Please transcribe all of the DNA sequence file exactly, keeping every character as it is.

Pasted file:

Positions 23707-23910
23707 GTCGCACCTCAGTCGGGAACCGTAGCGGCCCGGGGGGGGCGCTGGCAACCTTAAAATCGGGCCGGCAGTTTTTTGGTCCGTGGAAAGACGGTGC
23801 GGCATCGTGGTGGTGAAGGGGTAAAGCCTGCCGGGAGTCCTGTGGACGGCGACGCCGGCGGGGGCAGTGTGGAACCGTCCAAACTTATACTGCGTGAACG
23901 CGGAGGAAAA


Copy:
Positions 23707-23910
23707 GTCGCACCTCAGTCGGGAACCGTAGCGGCCCGGGGGGGGCGCTGGCAACCTTAAAATCGGGCCGGCAGTTTTTTGGTCCGTGGAAAGACGGTGC
23801 GGCATCGTGGTGGTGAAGGGGTAAAGCCTGCCGGGAGTCCTGTGGACGGCGACGCCGGCGGGGGCAGTGTGGAACCGTCCAAACTTATACTGCGTGAACG
23901 CGGAGGAAAA